‘Sally’ hopes her words will raise awareness of the condition’s progression and how it impacts her life
Streamway Villa life enrichment co-ordinator Christina Doughty did a series of one-to-one programs this summer with a younger resident of the Cobourg, Ont. long-term care home who has early-onset Alzheimer’s disease.
During these sessions, the resident, whom we will call Sally, dictated to Christina her thoughts on what living with cognitive impairment is like. Her words also illustrate how the condition’s progression impacts her life.
Sally’s goal is simple: she wants others to have a glimpse of what it is like to live with early-onset Alzheimer’s disease and to understand how she feels about what she has lost and what fond memories she can recall.
“When we started doing this, she told me she wanted to raise awareness for anyone that is going through dementia or anyone who has a loved one that has dementia,” Christina says.
Sally also describes the empathy she has for new residents and how she understands their anxieties and fears.
During the coming weeks, The OMNIway will be featuring more excerpts from Sally’s story.
This is Sally’s story:
June 25, 2019, 4:18 p.m.
A friend of mine came to pick me up today to see another friend who I hadn’t seen for a long time. It was nice to see both of them.
My friend goes all over the world. She is my person. Our worlds are so different. It’s very hard to think that I will never get the pleasures that she has.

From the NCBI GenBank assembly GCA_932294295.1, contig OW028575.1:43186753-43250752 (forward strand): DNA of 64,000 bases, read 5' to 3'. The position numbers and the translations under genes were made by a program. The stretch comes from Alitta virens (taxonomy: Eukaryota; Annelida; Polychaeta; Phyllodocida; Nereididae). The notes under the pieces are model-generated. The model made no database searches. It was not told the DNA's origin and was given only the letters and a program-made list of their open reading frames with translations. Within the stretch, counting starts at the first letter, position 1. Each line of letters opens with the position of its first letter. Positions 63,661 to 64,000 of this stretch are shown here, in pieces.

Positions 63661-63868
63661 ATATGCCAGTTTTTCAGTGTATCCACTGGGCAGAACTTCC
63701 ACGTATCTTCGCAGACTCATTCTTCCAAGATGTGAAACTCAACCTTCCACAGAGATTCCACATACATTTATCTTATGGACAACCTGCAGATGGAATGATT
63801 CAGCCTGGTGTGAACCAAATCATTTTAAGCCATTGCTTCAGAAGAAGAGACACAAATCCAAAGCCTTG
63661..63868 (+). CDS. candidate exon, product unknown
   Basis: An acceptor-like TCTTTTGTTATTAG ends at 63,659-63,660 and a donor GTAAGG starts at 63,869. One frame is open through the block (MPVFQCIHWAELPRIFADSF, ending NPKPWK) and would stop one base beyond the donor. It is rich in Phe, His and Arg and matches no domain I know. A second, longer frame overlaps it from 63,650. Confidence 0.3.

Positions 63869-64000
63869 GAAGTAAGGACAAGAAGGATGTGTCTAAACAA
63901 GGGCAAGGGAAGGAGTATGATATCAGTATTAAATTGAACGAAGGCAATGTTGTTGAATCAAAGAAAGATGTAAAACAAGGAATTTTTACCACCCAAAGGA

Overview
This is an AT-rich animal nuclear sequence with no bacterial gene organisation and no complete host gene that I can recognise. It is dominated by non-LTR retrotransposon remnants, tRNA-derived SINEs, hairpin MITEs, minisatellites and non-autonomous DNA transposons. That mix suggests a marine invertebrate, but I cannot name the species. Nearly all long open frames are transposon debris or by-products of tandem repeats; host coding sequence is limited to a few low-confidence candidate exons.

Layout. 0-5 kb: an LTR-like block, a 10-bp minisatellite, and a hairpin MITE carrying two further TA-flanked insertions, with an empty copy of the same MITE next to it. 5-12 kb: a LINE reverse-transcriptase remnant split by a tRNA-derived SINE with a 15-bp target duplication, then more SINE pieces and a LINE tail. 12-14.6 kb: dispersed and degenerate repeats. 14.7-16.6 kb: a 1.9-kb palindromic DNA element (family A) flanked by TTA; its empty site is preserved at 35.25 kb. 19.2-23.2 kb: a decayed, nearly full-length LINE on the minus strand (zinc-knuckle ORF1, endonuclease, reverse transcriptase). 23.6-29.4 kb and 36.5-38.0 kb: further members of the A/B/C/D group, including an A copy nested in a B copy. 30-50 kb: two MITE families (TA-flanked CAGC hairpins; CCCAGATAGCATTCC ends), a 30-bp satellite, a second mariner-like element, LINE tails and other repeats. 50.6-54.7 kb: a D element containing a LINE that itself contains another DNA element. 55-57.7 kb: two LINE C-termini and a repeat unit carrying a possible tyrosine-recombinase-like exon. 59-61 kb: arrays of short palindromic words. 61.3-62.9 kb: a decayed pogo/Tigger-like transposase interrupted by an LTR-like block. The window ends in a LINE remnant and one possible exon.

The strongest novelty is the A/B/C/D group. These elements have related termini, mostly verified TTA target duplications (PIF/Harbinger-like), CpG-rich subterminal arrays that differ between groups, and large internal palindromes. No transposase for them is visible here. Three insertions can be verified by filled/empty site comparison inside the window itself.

It was a nice visit. However, I then fell down, in my head. Because I never had anything that she has or will never get to do the things she does now.
Then I think about my friends and all that they do for me when they could do anything else with their time. I start to think it’s best for it to be all over. Then it would be over. For good.
It’s hard for everyone because we can’t do anything to help them. Who will be the next victim? Every day, I wonder if it’s going to be the last. I won’t see my dog anymore. (Crying uncontrollably)
People shouldn’t have to go through this. This is an awful disease. I don’t know how much more that I can take.
After writing this chapter, Christina explains how she and Sally ended their day.
“We ended the day with printing black-and-white pictures of Bobby Orr to plaster all over her wall. She recently had a dream about him, and (he) has always been a crush of hers. She was thrilled.”